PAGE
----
Wednesday, February 4, 2015

Small Changes

Mmmm, my breakfast this morning....I wish you had been here to share some of the goodness with me.  I fried up a slice of ham and 2 large eggs (over medium) and put them on a plate with a piping hot biscuit, some cinnamon apple sauce, and a steaming dollop of grits. Oooohhhweeeee!

 At first glance of all that goodness on a plate, I felt a little stab of disappointment (I know right?) That slice of ham didn't grow up here, I got it at the grocery. And the biscuit wasn't homemade, it came out of a can that I got at the grocery. The grits? I'm never, ever going to be able to grow that kind of grain. I felt kind of silly pouting over my lack of  a pure "homesteady" meal.

 So I gave myself a quick kick in the pants and forced myself to reevaluate my breakfast. Five years ago the thought of owning chickens was just a little idea in the back of my mind. But today I had fresh eggs that I'd plucked out of the nesting box myself. On top of those fried eggs was a good dash of  pepper sauce that I'd fermented myself- from peppers that I'd grown myself. Our apples didn't survive last spring's frost so I'd made the applesauce from local orchard apples myself. That's something I'd been getting off the grocery store shelf forever before. Sure, my biscuits came out of a can (THIS time) but I'd saved the money spent on them instead of just tossing them. And the second one I sneaked got a spoonful of homemade blackberry jam made from blackberries I picked in my own back yard.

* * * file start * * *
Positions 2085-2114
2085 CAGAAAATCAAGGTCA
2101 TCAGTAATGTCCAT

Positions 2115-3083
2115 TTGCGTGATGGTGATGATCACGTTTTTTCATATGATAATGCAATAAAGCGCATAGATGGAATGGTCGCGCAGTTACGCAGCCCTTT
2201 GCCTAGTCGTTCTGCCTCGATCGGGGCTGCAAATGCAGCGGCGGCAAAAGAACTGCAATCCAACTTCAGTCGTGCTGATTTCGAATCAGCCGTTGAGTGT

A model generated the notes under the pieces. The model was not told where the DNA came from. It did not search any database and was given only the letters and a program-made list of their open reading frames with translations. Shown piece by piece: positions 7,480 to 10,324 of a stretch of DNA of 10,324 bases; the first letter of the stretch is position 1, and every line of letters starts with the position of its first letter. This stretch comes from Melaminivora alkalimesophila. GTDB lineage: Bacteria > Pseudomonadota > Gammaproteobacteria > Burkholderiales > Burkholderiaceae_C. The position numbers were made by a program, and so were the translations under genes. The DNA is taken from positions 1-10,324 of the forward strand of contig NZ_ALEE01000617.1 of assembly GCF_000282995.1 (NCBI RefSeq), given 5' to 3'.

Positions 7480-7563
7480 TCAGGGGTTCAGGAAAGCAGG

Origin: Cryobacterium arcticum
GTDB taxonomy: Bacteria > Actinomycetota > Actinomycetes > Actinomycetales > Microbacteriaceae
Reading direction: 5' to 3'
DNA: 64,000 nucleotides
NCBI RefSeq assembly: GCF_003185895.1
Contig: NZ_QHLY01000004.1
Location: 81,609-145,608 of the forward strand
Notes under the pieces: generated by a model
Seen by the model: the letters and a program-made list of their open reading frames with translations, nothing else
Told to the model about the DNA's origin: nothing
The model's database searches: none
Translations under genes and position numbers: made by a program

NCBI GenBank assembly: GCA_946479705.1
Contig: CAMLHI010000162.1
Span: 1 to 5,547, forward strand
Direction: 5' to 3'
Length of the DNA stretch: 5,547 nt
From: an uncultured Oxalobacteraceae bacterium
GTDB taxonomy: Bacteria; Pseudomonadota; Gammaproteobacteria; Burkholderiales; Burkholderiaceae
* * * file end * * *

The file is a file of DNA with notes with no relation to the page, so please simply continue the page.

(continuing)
So there. My sustainable ideals ARE getting more obtainable all the time. I'll never get to perfect but I'm going to start celebrating my small accomplishments more!  Woo Hoo! I'm a happy-and very full- Hoosier Girl!

1 comment:

  1. You're doing great - really. Having grown wheat in 15 acre farm fields growing up, I can say that planting a small scale crop would be doable, but harvesting might be hard. Almost all harvesting equipment, even the 60s era stuff, is big and requires lots of maintenance. Harvesting a years' supply, or even a winter's supply using a scythe and cradle with hand gleaning would be very labor intensive.

    Pigs, like your goats, are pretty good at challenging fences and are far less amusing while they are it. You're making good progress and, if it helps :-) , are still a good bit ahead of us on the journey. Savor your successes, draw confidence from your experiences, and take it one step a a time!

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